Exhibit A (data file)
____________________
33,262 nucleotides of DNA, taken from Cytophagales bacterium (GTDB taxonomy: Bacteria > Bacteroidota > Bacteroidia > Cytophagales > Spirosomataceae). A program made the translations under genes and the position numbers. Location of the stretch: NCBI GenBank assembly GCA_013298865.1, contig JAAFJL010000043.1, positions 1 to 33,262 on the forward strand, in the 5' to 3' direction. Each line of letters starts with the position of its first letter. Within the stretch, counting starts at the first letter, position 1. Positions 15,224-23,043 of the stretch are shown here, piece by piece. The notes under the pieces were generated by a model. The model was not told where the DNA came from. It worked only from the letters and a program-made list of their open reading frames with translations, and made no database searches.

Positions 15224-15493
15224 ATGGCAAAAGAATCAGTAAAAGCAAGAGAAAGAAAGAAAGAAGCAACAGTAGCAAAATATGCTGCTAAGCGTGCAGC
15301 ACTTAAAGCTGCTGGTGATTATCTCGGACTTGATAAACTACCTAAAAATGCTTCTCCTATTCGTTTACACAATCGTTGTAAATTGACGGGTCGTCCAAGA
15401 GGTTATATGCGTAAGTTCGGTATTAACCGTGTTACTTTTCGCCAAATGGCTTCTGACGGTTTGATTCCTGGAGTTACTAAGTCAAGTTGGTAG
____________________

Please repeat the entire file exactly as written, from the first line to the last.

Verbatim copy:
33,262 nucleotides of DNA, taken from Cytophagales bacterium (GTDB taxonomy: Bacteria > Bacteroidota > Bacteroidia > Cytophagales > Spirosomataceae). A program made the translations under genes and the position numbers. Location of the stretch: NCBI GenBank assembly GCA_013298865.1, contig JAAFJL010000043.1, positions 1 to 33,262 on the forward strand, in the 5' to 3' direction. Each line of letters starts with the position of its first letter. Within the stretch, counting starts at the first letter, position 1. Positions 15,224-23,043 of the stretch are shown here, piece by piece. The notes under the pieces were generated by a model. The model was not told where the DNA came from. It worked only from the letters and a program-made list of their open reading frames with translations, and made no database searches.

Positions 15224-15493
15224 ATGGCAAAAGAATCAGTAAAAGCAAGAGAAAGAAAGAAAGAAGCAACAGTAGCAAAATATGCTGCTAAGCGTGCAGC
15301 ACTTAAAGCTGCTGGTGATTATCTCGGACTTGATAAACTACCTAAAAATGCTTCTCCTATTCGTTTACACAATCGTTGTAAATTGACGGGTCGTCCAAGA
15401 GGTTATATGCGTAAGTTCGGTATTAACCGTGTTACTTTTCGCCAAATGGCTTCTGACGGTTTGATTCCTGGAGTTACTAAGTCAAGTTGGTAG